By his junior year, he had earned $4,000 — enough to buy a car, and more computers.
"I read The Wall Street Journal every day. I didn't like high school. I was interested in business and entrepreneurship," Pritchett remembers.
It was while in high school that he also wrote a free program that searched the Bible in a computer bulletin-board system. Pritchett says his program was better than what had been used previously.
But, he says, "It was still a very simple tool. It didn't live up to my vision of a great Bible software package."
Teaming up with Reiniger allowed Pritchett to work again on a Bible program.
Back then in 1991, Pritchett and Reiniger were both single, and, well, computer geeks. They did computer stuff at their Microsoft day jobs, and then continued evenings and weekends on the Bible software.
That year they also brought in Pritchett's dad, Dale Pritchett, who had sales experience, to promote the new product. They decided to name the software Logos, a word of Greek origin, which has one definition in dictionary.com as, "the divine word or reason incarnate in Jesus Christ."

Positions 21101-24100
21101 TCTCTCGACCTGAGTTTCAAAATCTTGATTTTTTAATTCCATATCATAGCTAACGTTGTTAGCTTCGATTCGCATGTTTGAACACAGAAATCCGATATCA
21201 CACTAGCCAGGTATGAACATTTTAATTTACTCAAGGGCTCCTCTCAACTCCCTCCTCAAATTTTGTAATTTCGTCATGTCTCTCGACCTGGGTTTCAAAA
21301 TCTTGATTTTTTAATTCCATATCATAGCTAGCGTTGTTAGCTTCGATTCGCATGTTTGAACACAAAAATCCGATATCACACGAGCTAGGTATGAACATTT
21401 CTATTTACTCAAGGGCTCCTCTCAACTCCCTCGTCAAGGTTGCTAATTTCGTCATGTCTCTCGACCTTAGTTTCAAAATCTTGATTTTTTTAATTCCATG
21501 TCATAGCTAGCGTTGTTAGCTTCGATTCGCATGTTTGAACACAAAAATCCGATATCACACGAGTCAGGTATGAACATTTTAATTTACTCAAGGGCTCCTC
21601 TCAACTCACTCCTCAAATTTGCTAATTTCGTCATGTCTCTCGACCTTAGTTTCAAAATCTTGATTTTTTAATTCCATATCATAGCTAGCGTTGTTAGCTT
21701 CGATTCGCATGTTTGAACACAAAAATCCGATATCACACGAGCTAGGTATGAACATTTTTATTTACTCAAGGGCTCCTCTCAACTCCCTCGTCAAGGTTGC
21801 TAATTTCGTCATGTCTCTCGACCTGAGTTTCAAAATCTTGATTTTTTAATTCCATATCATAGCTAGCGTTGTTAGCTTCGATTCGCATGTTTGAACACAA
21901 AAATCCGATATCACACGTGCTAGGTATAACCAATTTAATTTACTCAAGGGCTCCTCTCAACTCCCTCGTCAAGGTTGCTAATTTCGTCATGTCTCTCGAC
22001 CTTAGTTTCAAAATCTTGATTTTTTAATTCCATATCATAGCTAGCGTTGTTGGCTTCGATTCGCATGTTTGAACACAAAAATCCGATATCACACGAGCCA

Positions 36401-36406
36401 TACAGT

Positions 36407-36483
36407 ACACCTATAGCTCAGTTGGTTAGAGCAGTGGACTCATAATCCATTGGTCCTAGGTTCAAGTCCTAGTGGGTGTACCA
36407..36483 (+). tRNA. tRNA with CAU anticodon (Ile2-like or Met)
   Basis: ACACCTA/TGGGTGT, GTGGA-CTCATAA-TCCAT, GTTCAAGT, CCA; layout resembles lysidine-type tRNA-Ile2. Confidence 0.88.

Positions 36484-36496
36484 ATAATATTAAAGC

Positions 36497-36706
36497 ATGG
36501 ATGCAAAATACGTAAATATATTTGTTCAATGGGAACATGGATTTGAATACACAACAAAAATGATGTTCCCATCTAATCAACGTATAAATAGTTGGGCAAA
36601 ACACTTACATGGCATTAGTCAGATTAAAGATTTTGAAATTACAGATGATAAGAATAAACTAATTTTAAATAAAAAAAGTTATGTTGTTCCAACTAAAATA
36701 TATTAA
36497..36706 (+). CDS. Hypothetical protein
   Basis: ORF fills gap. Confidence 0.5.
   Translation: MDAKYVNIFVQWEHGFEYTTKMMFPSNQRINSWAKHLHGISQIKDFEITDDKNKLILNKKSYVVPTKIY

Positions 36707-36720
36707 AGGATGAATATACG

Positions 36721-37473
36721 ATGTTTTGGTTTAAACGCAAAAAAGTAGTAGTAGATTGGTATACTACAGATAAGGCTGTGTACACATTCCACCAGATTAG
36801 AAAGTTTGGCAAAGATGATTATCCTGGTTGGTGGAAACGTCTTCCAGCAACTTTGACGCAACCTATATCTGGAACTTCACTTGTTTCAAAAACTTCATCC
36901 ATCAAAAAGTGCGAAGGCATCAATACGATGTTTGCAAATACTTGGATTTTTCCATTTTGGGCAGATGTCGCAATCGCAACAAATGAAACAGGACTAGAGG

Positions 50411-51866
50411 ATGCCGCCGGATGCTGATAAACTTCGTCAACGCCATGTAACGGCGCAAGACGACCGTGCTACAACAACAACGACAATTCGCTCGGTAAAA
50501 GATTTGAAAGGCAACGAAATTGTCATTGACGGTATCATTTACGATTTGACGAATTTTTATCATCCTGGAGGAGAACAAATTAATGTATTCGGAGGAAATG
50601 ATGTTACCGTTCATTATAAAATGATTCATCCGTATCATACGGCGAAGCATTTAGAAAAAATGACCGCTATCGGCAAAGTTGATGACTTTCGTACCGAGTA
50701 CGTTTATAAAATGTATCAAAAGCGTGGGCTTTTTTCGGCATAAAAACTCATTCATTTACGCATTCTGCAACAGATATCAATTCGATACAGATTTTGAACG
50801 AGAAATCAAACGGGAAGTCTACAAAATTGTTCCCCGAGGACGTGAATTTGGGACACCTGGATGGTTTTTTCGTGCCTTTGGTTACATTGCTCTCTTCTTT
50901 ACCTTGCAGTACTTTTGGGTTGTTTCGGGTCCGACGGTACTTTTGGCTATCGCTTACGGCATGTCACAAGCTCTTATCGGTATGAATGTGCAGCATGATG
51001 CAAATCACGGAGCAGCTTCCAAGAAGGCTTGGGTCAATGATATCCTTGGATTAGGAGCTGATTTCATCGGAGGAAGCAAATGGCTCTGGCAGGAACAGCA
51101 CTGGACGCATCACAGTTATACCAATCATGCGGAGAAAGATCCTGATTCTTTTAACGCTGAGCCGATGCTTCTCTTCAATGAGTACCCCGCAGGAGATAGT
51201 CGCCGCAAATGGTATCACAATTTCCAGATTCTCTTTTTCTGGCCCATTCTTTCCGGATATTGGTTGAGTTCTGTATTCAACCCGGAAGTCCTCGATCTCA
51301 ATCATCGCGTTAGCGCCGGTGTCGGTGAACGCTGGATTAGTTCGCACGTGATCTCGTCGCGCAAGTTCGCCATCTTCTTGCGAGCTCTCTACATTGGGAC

They ran an ad in a Christian magazine, selling the software, which came in floppies, for $159. They got six orders and decided to press ahead.
They quit Microsoft, raised $120,000 and rented an 800-square-foot office in Kirkland.
First year sales in 1992 totaled $350,000, mostly through Christian book stores.
No suburbs, please
Dale Pritchett needed to move from New Jersey to Washington state to help his son with the business. His only condition was that he wasn't moving to a suburb. So Oak Harbor it was.
But eventually, Bob Pritchett says, that little town turned out to be a little too isolated.
"Bellingham was the next closest town with a Costco," Pritchett says. That was handy, as, in the Microsoft tradition, Logos employees get for free all the Diet Coke, other sodas and bottled water they want.
Plus, Pritchett adds, Western Washington University offers a ready pool of prospective employees. He says Seattle has too many traffic problems and high housing costs.
The company touts its employee perks, such as letting most salaried employees select their own sick days, holidays and vacation time (which used to be three weeks).